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Sleepy Hollow throws all its balls in the air…

Sleepy Hollow throws all its balls in the air… published on No Comments on Sleepy Hollow throws all its balls in the air…

…and goes, "Hah hah, see ya ’round, suckaaaaaaaahs!" C’est a dire que, at the end of the 1.5-hour season finale, the arrangement looks something like this:

  • Abby’s in purgatory.
  • Ichabod’s in a coffin.
  • Katrina’s in the Headless Horseman’s possession.
  • Irving’s in police custody.
  • Jenny’s in a car wreck.
  • Andy’s in the remains of Washington’s real tomb.
  • The Horseman of War is in the world.
  • Mick Jagger is in the last 50 seconds of the episode. 

And we have resolved precisely nothing while setting up the second season in a most tantalizing fashion.

This show has really grown on me since the first episode or two. It has the escalating weirdness of Haven, in which the supernatural freakery surrounding a single town ends up piling deeper and threatening the very fabric of reality. But it’s much better than Haven because Abby has a family in the form of Jenny and female allies in the form of Jenny and Katrina as well. It’s also playfully self-aware and silly, which makes it more enjoyable to watch.

Regarding the presence of Mick Jagger in the tail end of the ep, I refer of course to a clip from Sympathy for the Devil, which has always been one of my favorite songs. I personally have memorized the damn thing in several different versions and let it strongly inflect my narrative imagination, so, because of my unreasoning affection for it, it looms large in my consciousness. I always knew that, as an iconic tune by the Stones, it has also infiltrated the popular consciousness to a certain degree. However, I didn’t realize how widely known it was until Sleepy Hollow closed out the last ep of season 1 with the first two lines from the song:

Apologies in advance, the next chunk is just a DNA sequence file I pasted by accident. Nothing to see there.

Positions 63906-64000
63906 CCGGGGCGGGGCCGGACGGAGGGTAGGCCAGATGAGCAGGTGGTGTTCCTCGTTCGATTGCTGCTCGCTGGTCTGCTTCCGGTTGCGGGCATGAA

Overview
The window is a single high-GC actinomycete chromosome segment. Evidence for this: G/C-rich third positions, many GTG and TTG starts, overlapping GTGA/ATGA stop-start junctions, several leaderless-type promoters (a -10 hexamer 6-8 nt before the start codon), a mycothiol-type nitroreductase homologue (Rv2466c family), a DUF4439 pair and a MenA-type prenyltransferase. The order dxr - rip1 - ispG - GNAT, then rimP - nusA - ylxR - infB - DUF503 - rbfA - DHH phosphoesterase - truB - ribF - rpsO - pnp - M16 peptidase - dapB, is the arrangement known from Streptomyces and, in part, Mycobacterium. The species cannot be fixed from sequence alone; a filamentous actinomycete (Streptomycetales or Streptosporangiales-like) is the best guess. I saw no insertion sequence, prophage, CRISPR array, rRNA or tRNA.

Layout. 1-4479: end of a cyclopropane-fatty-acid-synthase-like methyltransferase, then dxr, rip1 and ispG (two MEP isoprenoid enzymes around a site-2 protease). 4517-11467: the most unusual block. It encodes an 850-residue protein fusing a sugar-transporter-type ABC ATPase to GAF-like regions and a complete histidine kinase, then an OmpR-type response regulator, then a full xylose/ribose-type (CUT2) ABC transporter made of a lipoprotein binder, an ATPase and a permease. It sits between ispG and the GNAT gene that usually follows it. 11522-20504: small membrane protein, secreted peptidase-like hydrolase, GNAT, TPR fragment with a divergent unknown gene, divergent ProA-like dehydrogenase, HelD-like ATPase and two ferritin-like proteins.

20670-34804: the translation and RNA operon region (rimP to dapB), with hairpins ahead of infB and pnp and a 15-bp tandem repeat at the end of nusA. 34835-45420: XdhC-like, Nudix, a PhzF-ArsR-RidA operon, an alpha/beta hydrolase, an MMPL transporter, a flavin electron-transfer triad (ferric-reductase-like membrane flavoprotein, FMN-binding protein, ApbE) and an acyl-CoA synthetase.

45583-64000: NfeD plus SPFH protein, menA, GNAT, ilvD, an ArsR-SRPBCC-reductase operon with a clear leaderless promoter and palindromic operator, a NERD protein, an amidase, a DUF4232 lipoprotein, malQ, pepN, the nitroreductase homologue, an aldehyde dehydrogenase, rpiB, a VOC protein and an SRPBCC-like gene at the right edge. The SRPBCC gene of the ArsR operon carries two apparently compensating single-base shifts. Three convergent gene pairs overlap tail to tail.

Please allow me to introduce myself
I’m a man of wealth and taste

Though there’s nothing in them to suggest that a diabolical autobiography ensues, these lines, of course, introduce a first-person retrospective by the Devil on all the chaos and cruelty he has caused throughout history. The showrunners thus depend on the viewers’ familiarity with the song to make the connection between it and Sleepy Hollow, a TV show about protagonists trying to prevent Hell on Earth. I never knew that Sympathy for the Devil was such a part of modern ambient cultural knowledge that two lines from it — neither of which mention sympathy or the Devil — would be sufficient to evoke a realm of gloating catastrophe perfect for the cliffhanger end of Sleepy Hollow.

In other news, Mick Jagger claims that Sympathy for Devil has its origins partly in the poetry of Charles Baudelaire, who is apparently leaving his fingerprints all over my life. Wikipedia, the infallible source of all, says:

In a 1995 interview with Rolling Stone, Jagger said, "I think that was taken from an old idea of Baudelaire’s, I think, but I could be wrong. Sometimes when I look at my Baudelaire books, I can’t see it in there. But it was an idea I got from French writing. And I just took a couple of lines and expanded on it. I wrote it as sort of like a Bob Dylan song."

Maybe he’s thinking of Les Litanies de Satan?

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